UCLA Beats Arizona With a Good Shipp

UCLA makes a statement by beating Arizona in Tucson, 81-66, to sweep the Wildcats for two successive seasons. Even though the game was important in terms of the conference and NCAA seeding, it was probably most significant because Josh Shipp pulled out of his slump and had a career game...

Someone needs to call Tim Floyd, just to let him know what program is the measuring stick for the Pac-10.

UCLA beat Arizona, 81-66, in Tucson, for the fifth time in a row, sweeping them for two consecutive years. I think it's pretty cut-and-dry which is the Pac-10 program standard.

Lute Olson, when interviewed by an Arizona paper this week, said he hopes UCLA continues to play the way it does, emphasizing defense and a half-court offense, so he can sell his recruits his run-and-gun style of play.

We, too, hope it continues.

It was a significant win for the Bruins, keeping them a game ahead of Washington State for the conference lead, and in heavy contention for a #1 seed in the NCAA tournament.

It was a significant loss for Arizona, further emphasizing the shift in conference power.

All in all, it was a very well-played game. At least, for most of the game. UCLA played a good game, and Arizona played a good game, for about 30 minutes. UCLA shot 52%, and Arizona 45%. Arizona out-rebounded the Bruins, 27-26. There were only 18 turnovers between the two teams (UCLA 7, Arizona 11).

It ranks as one of UCLA's best games of the year. It's a testament to how good UCLA can be when Josh Shipp is effective, and he certainly was.

When Shipp took that first open three attempt, he looked tentative, and it wasn't a good sign. You then thought Shipp was going to continue his slump. But Shipp persevered, and not only hit the later open looks he had, but had some excellent assists. Even considering the jumpers he made, probably his best play of the day was when, with UCLA clinging to a ten-point lead with a few minutes left, Shipp penetrated, under control, and dished to Mike Roll, who buried his second three, to put UCLA up by 13 with under 3 minutes remaining. You might not have noticed, but Shipp pumped his fists in celebration after that – after an assist. That was probably the most heart-warming image of UCLA's 2006-2007 season so far. Shipp finished with a game-high 24 points, and they were almost all not forced and within the flow of the offense.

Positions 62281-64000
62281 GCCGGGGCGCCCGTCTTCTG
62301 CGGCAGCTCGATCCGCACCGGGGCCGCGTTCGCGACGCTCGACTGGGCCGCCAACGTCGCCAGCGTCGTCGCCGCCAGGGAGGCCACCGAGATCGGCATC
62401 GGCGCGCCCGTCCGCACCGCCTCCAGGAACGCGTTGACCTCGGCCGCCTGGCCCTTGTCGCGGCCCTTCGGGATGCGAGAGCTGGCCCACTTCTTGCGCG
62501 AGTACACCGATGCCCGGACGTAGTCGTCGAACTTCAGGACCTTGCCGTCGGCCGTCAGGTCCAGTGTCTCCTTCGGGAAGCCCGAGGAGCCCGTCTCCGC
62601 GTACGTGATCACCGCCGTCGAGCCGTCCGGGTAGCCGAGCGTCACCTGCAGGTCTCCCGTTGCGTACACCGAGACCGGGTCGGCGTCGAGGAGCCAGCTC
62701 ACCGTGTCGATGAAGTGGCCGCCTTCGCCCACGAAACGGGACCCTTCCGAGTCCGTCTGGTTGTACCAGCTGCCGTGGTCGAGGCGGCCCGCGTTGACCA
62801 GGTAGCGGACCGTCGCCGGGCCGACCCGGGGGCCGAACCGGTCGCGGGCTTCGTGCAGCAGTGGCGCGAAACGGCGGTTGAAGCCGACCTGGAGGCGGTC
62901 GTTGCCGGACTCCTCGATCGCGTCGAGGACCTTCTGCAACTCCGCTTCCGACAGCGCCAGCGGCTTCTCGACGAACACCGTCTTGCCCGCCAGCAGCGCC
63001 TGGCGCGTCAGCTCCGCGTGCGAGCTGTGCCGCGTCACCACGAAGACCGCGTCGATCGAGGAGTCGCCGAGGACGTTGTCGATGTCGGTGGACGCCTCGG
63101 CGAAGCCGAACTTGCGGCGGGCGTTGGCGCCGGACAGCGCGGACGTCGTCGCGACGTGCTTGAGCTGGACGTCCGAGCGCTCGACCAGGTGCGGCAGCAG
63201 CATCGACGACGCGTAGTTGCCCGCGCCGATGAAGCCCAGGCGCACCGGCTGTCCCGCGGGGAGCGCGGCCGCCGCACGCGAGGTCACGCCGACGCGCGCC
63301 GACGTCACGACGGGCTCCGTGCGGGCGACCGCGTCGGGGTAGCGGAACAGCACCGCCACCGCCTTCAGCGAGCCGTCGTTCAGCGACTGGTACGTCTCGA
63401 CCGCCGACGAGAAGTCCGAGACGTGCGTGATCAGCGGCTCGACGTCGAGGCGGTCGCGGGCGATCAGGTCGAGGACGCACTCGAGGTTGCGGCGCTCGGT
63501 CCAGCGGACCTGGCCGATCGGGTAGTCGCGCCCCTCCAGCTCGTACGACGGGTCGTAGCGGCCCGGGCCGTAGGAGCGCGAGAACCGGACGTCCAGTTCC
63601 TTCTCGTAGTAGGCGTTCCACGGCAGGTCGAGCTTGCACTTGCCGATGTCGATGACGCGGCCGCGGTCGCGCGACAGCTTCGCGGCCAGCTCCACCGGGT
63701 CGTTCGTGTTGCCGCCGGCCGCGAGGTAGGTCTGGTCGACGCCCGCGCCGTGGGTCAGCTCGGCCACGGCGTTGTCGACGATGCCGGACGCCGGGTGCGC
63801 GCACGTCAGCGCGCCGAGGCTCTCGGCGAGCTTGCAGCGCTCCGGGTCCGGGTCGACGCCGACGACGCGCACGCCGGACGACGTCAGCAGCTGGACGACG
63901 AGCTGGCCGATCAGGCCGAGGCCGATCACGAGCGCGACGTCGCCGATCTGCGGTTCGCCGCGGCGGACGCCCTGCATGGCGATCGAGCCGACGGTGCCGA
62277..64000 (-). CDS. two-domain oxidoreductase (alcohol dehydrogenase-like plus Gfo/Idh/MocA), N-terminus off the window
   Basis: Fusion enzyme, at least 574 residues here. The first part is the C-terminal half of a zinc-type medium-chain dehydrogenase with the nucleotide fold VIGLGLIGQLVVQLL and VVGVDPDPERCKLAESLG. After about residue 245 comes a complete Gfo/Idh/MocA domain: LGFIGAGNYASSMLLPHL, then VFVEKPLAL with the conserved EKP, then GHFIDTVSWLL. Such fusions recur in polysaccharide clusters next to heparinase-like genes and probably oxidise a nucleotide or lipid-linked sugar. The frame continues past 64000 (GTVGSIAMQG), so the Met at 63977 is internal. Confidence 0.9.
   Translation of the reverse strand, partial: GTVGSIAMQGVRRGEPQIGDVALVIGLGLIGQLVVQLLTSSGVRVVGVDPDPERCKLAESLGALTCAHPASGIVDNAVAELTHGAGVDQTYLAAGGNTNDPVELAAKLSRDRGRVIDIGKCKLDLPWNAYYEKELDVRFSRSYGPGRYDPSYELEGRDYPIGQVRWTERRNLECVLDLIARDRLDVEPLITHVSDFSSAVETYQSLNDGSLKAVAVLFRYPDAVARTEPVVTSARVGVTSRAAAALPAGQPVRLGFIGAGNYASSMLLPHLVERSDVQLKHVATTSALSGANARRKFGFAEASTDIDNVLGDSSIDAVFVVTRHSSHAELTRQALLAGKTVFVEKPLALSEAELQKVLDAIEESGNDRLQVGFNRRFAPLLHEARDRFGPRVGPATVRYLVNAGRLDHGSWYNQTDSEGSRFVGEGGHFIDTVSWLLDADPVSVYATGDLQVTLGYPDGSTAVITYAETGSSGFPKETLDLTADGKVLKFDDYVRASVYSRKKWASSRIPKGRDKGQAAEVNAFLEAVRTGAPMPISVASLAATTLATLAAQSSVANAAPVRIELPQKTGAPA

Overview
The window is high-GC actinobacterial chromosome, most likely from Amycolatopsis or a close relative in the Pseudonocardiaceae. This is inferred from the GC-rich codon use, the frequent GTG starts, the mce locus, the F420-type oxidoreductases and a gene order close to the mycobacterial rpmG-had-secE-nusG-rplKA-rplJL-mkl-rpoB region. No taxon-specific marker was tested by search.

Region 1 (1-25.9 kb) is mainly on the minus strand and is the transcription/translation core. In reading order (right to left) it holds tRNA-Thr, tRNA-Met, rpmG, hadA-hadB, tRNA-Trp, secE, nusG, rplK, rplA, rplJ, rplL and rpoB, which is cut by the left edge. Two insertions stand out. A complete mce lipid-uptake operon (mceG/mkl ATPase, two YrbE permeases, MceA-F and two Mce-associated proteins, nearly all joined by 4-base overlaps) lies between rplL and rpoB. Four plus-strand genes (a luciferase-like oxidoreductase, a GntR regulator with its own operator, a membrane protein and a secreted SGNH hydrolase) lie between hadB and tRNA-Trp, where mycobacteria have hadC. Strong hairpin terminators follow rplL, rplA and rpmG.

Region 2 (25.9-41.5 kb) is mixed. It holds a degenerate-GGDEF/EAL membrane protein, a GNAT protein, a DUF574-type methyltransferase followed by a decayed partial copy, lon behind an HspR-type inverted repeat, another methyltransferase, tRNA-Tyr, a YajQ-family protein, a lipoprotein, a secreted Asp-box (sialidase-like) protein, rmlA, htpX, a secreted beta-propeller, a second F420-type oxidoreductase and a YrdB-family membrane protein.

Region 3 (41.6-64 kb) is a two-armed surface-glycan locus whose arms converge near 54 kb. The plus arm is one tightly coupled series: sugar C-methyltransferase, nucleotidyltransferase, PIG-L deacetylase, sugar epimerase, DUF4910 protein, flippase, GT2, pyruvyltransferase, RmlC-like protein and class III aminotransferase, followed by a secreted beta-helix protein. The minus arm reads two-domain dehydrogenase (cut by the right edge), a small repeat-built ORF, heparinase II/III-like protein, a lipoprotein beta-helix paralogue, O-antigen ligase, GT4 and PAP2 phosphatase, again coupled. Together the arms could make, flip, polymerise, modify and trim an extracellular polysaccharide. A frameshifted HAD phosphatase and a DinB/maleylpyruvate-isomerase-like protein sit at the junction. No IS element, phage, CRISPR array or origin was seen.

Darren Collison, however, had to be co-MVP of the game. He was truly spectacular, finishing with an amazing stat line of 17 points, 15 assists, and four rebounds with just 2 turnovers. He had 12 assists in the first half, with great vision, dishing right and left as UCLA got out in transition and jumped out to a nice lead. While Shipp's best play was probably an assist, Collison's best player, however, could be a three-pointer he hit from downtown with the shot clock buzzing to put UCLA up 60-50 with seven minutes left. It was one of his signature dagger threes, the kind that really drives a stake into the heart of an opponent, which he's done so many times this season. His game was really a thing of beauty. His 15 assists were a career record and tied a UCLA record set by Earl Watson.

The other guy who is good at the dagger threes is Arron Afflalo, who had a couple in this game himself, allowing him to finish with 15 points. There were a number of times when UCLA was struggling against Arizona's zone, unable to get a good look, and Collison and Afflalo were forced to put up a desperation three as the shot clock was expiring. And they calmly made many of them. Collison was five of seven and Afflalo was three of ten from three. UCLA altogether was 13 of 28 (46%). Afflalo also led the defensive effort, frustrating any Arizona player he faced.